Tuesday, December 28, 2010

House Prices and Months-of-Supply, and Real House Prices

by Bill McBride on 12/28/2010 11:35:00 AM

This morning S&P/Case-Shiller released the monthly Home Price indexes for October (a three month average). Here is a look at house prices and existing home months-of-supply, and also real house prices (2nd graph).

House Prices and Months-of-Supply Click on graph for larger image in graph gallery.

This graph shows existing home months-of-supply (left axis), and the annualized change in the Case-Shiller composite 20 house price index (right axis, inverted).

House prices are through October using the composite 20 index. Months-of-supply is through November.

We need to watch inventory and months-of-supply closely for hints about house prices. The recent surge in existing home inventory - and increase in the months-of-supply - is one of the reasons I expected house prices to fall another 5% to 10%. S&P is also forecasting additional price declines.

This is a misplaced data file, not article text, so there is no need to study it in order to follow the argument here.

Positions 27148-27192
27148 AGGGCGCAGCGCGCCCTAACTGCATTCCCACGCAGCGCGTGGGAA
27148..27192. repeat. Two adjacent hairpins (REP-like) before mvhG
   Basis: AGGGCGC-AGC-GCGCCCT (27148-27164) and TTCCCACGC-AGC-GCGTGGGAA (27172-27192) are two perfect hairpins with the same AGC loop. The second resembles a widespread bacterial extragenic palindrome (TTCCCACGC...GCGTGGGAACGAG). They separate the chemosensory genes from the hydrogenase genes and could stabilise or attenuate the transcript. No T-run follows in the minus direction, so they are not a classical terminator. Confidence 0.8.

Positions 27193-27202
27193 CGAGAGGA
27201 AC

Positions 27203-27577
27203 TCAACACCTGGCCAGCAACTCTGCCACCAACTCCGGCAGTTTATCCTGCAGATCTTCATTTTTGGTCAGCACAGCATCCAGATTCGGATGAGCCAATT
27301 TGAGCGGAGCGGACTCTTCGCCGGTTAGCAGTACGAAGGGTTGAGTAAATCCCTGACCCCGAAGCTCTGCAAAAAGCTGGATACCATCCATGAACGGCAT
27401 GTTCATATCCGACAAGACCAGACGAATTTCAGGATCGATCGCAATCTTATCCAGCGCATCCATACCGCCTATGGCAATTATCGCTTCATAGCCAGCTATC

Note: there have been periods with high months-of-supply and rising house prices (see: Lawler: Again on Existing Home Months’ Supply: What’s “Normal?” ) so this is just a guide.

The following graph shows the Case-Shiller Composite 20 index, and the CoreLogic House Price Index in real terms (adjusted for inflation using CPI less shelter).

Real House PricesIn real terms, both indexes are back to early 2001 prices. Also both indexes are at post-bubble lows.

A few key points:
• This is worth repeating: the real price indexes are at post-bubble lows. Those who argued prices bottomed some time ago are already wrong in real terms, and will probably be wrong in nominal terms soon.
• Don't expect real prices to fall to '98 levels. In many areas - if the population is increasing - house prices increase slightly faster than inflation over time, so there is an upward slope in real prices.
• Real prices are still too high, but they are much closer to the eventual bottom than the top in 2005. This isn't like in 2005 when prices were way out of the normal range.
• With high levels of inventory, prices will probably fall some more. (I'll update my price forecast soon).